Rick Wagner, Ph.D.
President and Chief Executive Officer, X-Chem
Rick Wagner, Ph.D., is the founder of X-Chem, Inc., X-Rx, Inc., and X-BODY Biosciences. Wagner currently serves as president and chief executive officer of X-Chem, where he led the establishment of fully funded collaborations with Roche and AstraZeneca, along with initial financing from PPD.
Prior to these endeavors, Wagner had previously joined Praecis Pharmaceuticals, Inc., in December 2002 as executive vice president, science and technology. In December 2003, he assumed responsibilities for discovery research until February 2007. At Praecis, Wagner was an inventor of the DirectSelect small molecule screening technology. Here, his team created a 10 billion compound screening library and demonstrated that lead molecules could be directly identified from the starting library against previously intractable targets. In 2006, Wagner negotiated two collaborations based on the DirectSelect technology with both Gilead Sciences and GlaxoSmithKline. The technology and company were both purchased by GlaxoSmithKline in February 2007 based on the success of the collaboration.
Prior to Praecis, Wagner started operations at Phylos, Inc., in July 1997 as vice president of R&D. In 2000, he was promoted to the position of senior vice president, research. Wagner was responsible for research efforts in Lexington, Mass., and at Phylos GmbH, a German subsidiary of Phylos. Phylos utilized proprietary technology platforms to discover its own pipeline of biopharmaceuticals, principally in the area of antibodies and antibody-mimetics. Wagner led two programs, one in the area of Trinectin (now Adnectin) molecules, which are a class of antibody mimetics being pursued by Adnexus, Inc. (bought by Bristol Myers Squibb). The second program was in the area of single domain antibody therapeutics. At Phylos, Wagner was on the negotiating team for a $27M five-year agreement with Hoechst (now Sanofi) and attracted the lead investor to a $25M Series B financing.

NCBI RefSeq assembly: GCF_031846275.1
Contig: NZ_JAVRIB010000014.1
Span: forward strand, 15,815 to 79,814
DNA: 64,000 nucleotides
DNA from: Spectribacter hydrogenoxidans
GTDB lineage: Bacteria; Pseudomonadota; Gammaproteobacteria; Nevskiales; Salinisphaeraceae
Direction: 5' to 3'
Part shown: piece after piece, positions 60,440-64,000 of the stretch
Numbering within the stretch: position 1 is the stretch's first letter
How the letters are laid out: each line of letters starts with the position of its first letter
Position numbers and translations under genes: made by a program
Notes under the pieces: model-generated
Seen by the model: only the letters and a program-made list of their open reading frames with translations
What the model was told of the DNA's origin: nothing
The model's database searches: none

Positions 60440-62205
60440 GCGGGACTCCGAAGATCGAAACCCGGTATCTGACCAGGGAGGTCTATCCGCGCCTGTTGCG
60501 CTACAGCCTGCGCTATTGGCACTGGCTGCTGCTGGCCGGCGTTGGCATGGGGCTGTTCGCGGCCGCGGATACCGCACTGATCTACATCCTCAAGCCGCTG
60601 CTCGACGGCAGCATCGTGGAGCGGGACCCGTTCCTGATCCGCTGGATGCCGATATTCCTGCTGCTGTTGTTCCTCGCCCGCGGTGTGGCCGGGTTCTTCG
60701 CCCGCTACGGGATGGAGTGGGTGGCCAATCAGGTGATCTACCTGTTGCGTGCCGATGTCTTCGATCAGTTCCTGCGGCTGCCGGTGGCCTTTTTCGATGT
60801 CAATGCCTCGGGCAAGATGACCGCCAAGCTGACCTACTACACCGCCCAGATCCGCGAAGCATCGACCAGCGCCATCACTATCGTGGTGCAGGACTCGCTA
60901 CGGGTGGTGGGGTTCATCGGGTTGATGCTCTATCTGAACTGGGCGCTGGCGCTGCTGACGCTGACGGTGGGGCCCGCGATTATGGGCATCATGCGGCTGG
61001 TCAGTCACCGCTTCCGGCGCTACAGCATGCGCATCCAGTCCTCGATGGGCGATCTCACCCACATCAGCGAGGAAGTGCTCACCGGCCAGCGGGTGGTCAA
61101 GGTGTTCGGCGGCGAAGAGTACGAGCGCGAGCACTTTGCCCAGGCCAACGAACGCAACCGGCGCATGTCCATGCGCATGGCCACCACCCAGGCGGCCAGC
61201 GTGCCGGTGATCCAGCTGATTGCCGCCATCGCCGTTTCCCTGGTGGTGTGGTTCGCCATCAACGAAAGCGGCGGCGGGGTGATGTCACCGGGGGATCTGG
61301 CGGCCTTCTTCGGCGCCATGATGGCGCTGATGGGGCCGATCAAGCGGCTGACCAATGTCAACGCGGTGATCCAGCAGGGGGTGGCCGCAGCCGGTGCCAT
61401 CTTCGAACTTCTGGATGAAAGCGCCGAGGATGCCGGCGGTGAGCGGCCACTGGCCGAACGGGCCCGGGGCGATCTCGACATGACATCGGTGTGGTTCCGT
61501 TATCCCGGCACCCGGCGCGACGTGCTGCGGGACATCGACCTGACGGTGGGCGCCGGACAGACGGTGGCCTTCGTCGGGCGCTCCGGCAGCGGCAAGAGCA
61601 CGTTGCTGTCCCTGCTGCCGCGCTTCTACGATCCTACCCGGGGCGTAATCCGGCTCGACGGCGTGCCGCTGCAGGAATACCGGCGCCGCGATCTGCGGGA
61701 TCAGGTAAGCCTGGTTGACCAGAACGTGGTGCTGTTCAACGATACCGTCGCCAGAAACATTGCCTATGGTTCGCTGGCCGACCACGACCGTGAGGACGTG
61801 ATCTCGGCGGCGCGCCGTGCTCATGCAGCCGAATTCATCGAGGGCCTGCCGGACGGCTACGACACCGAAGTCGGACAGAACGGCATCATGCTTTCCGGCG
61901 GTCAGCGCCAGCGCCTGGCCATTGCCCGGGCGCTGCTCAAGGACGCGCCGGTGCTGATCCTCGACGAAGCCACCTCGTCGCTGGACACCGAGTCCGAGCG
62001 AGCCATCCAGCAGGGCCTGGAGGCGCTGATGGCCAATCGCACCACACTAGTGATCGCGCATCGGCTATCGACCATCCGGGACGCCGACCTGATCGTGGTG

Wagner previously worked at Gilead Sciences, Inc., Calif. (1989-1997), where his last position was director, cell biology, and he was a member of Gilead's management team. While at Gilead, Wagner was a leading expert on the development of antisense therapeutics.
Wagner received his B.S. in biochemistry from Trinity College, Hartford, Conn., and later received his Ph.D. in chemistry from Brown University. Wagner was an NCI post-doctoral fellow at the Wistar Institute/University of Pennsylvania in Philadelphia.